He hooked up with Remi Korchemny, a former speed coach for the Soviet track team, who deconstructed his stride and then put it back together. "I was amazed at the gains I made in strength and speed," says Romanowski, who went on to have two fine seasons with the Eagles. In November 1995, after a Philadelphia win over a Denver team that would finish the season ranked 15th in the league in total defense and 23rd against the run, Romanowski ran into Shanahan on the field at Veterans Stadium. "You're playing great," Shanahan told Romo, who was soon to be a free agent. "Let's talk after the season."
At the time the Broncos were weak at linebacker, recalls Shanahan, a detail-sweating, micromanaging type who, according to one Denver executive, "wants to control everything but the bounce of the ball." Shanahan values reliability, discipline and character. Signing Romanowski, a so-so pass rusher whose strengths are stuffing the run, blowing up screens and smothering tight ends in pass coverage, was a no-brainer.
With Romo installed at strongside linebacker, Denver's defense in '96 improved to fourth overall and first against the run, and Romanowski was selected to his first Pro Bowl. Another milestone followed six months later, when he missed an exhibition game. The previous spring Romanowski had undergone surgery to repair a tendon in his right knee. Despite exhaustive Romo-esque rehabbing, the joint began to bother him in training camp. Dissatisfied with the answers he was getting from the team's trainers, he consulted Greg Roskopf, a biomechanics expert from Fresno, Calif., who was under contract with the organization. Roskopf noticed that Romo lacked normal range of motion in—don't laugh—his right big toe.
It turned out that this seemingly minor podiatric problem was forcing Romanowski to favor the inside of his right foot, thus straining the outside of the knee. Roskopf worked some flexibility back into the toe, and the knee felt better. Romo was sold. Roskopf has been on call ever since. "We're so ingrained to treat symptoms," Roskopf said recently as he kneaded Romo's left buttock, in which he had detected some tightness. "Sometimes we fail to look at the root cause of injuries."
Said Romanowski, prone on a table, "Before I met Greg, I was a biomechanical wreck." He's in a massage room at the Golden, Colo., offices of Experimental & Applied Sciences (EAS), which makes many of the nutritional supplements that Romanowski ingests daily. Romo is so convincing an evangelist for EAS that he says he has converted three quarters of the Broncos to the company's products. He has also turned some of his teammates on to Roskopf and Huntington, his high-performance coach. Huntington is presiding over this afternoon's weight-training session, which is being enlivened by the drawled smack of Denver's backup quarterback, Bubby Brister. Romanowski is working on the machine with which Brister just finished, an evil-looking apparatus called the Shuttle MVP. During his set Brister got the needle up to 90. "What'd the birthday boy do?" he inquires about Romo, who turns 32 this day. "Did he get 90?"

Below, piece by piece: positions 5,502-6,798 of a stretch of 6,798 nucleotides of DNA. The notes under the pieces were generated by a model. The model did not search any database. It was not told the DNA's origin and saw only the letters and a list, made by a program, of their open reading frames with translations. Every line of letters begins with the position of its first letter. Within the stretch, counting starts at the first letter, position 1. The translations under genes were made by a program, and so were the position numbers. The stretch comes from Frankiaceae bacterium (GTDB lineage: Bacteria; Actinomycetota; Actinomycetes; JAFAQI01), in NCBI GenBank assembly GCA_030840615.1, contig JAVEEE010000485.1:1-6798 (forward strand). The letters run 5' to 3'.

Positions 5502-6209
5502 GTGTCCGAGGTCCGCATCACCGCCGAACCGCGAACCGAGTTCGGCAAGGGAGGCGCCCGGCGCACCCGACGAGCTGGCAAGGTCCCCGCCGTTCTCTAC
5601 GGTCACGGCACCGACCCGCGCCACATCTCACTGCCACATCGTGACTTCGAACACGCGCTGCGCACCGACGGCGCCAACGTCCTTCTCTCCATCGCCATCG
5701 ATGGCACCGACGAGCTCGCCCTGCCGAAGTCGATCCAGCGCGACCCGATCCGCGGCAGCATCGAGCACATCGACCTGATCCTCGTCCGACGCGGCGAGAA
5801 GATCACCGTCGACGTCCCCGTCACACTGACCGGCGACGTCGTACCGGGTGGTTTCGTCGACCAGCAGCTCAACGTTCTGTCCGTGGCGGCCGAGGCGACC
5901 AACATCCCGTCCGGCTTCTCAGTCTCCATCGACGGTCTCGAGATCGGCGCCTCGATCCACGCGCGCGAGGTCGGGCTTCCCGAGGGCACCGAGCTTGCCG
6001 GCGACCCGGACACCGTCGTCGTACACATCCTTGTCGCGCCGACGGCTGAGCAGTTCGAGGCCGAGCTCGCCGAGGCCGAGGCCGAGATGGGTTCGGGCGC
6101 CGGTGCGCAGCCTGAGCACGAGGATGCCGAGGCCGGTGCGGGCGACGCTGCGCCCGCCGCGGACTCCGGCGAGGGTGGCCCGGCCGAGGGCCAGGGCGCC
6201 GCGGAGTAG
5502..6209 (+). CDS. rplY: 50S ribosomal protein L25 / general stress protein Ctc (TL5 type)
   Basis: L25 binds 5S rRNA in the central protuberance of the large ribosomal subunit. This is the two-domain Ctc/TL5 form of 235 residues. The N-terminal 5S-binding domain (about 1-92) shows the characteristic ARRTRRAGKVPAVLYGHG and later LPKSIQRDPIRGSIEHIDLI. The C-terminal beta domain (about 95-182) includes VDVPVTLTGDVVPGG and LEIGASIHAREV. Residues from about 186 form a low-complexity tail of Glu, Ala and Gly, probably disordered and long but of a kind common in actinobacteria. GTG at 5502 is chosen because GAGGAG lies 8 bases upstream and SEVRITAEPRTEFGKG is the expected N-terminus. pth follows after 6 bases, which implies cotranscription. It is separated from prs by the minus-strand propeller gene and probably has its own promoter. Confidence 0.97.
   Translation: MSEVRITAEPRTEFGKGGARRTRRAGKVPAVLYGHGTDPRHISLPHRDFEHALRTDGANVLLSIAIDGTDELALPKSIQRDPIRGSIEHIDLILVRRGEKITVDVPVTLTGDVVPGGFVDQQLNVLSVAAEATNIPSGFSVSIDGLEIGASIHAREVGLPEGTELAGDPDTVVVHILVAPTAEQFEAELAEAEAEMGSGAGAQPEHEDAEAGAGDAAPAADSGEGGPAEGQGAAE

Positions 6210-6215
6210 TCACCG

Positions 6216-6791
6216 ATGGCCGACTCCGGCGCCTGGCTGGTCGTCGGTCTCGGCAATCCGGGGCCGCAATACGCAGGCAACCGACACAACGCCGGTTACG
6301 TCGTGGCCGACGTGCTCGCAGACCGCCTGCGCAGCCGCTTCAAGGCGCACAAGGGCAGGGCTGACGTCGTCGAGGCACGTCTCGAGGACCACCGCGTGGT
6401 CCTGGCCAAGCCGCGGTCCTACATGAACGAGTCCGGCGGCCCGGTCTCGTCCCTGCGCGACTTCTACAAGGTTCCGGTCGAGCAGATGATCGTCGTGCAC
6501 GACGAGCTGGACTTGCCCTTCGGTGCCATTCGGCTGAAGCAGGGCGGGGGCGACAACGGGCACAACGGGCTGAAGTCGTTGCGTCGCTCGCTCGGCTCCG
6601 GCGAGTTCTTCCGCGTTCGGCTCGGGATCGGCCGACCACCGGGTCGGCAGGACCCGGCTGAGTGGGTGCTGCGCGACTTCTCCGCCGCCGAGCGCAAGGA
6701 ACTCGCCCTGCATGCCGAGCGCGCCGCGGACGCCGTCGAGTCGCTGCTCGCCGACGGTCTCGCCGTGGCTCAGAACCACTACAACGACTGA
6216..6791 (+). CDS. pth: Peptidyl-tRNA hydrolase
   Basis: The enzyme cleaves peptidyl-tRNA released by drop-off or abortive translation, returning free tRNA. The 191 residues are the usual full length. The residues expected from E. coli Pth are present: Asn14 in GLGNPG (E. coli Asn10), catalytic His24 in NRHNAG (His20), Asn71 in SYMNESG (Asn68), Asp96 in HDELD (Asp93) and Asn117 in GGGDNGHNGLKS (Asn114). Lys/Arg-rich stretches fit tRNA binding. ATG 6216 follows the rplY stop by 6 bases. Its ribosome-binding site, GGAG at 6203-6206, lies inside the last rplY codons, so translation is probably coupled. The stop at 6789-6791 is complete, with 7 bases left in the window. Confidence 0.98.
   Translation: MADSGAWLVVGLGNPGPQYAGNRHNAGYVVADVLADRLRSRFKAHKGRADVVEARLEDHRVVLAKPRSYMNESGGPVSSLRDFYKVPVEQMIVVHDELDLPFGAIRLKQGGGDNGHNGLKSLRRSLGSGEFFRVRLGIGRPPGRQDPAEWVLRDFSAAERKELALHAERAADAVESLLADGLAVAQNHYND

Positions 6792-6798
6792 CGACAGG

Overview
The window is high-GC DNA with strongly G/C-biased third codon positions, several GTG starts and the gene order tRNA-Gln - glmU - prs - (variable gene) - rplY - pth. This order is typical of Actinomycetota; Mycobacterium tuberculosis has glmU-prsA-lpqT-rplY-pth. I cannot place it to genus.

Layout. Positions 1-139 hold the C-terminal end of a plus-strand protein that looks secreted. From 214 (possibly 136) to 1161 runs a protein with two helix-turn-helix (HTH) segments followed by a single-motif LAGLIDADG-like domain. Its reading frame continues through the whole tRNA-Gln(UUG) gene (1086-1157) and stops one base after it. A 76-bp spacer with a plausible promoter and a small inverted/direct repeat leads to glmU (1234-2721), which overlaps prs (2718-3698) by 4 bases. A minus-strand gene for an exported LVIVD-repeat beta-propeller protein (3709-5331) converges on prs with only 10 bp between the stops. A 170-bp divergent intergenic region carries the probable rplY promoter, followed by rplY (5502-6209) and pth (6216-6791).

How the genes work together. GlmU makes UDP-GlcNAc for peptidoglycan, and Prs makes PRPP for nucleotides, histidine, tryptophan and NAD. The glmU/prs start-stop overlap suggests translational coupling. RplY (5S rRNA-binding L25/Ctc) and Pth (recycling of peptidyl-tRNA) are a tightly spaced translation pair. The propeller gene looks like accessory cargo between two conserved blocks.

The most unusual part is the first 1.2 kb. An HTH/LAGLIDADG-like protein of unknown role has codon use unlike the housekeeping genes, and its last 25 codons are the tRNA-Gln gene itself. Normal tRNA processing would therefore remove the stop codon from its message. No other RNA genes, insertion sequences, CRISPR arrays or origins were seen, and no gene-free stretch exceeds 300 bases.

"Eighty-eight," Romanowski replies.
"Well, get 90, or no beer for you tonight!" says Brister, conveniently ignoring the fact that Romanowski was working against roughly twice the resistance he had. Brister, who's 35 and in just his second week of Romanowski's regimen—four times a week on the track, six times a week in the weight room, for an average of six hours a day—is sore but excited about the strides he has already made in speed and strength. "Romo's on to something," he says. "I might just play till I'm 40."
"It's easy to work with Bill," says Huntington, who has coached Wayne Gretzky and Mike Powell, among others. "You've got to hold him back. After the Super Bowl I told him to take a month off. After three weeks he couldn't take it anymore."
The widely held notion around Denver, where Romanowski is far more popular than he was in Philly or the Bay Area, is that he's a throwback player, a link to a bygone era—a notion he does nothing to discourage. Rather than express regret over breaking the jaw of Carolina Panthers quarterback Kerry Collins with a helmet-to-head hit in a preseason game last August, for which the league fined him $20,000, Romo waxed nostalgic about it during the playoffs. In the days of Nitschke and Butkus, he said, "everything went. They didn't get fined $20,000 for hitting a quarterback hard. They got a pat on the back."
Throwback? Yes and no. Something tells us none of the 1967 Packers flew to California four times a year to make sure their minerals were in balance or spent in the neighborhood of $100,000 annually, as Romanowski does, on pills and powders and to pay his battalion of helpers.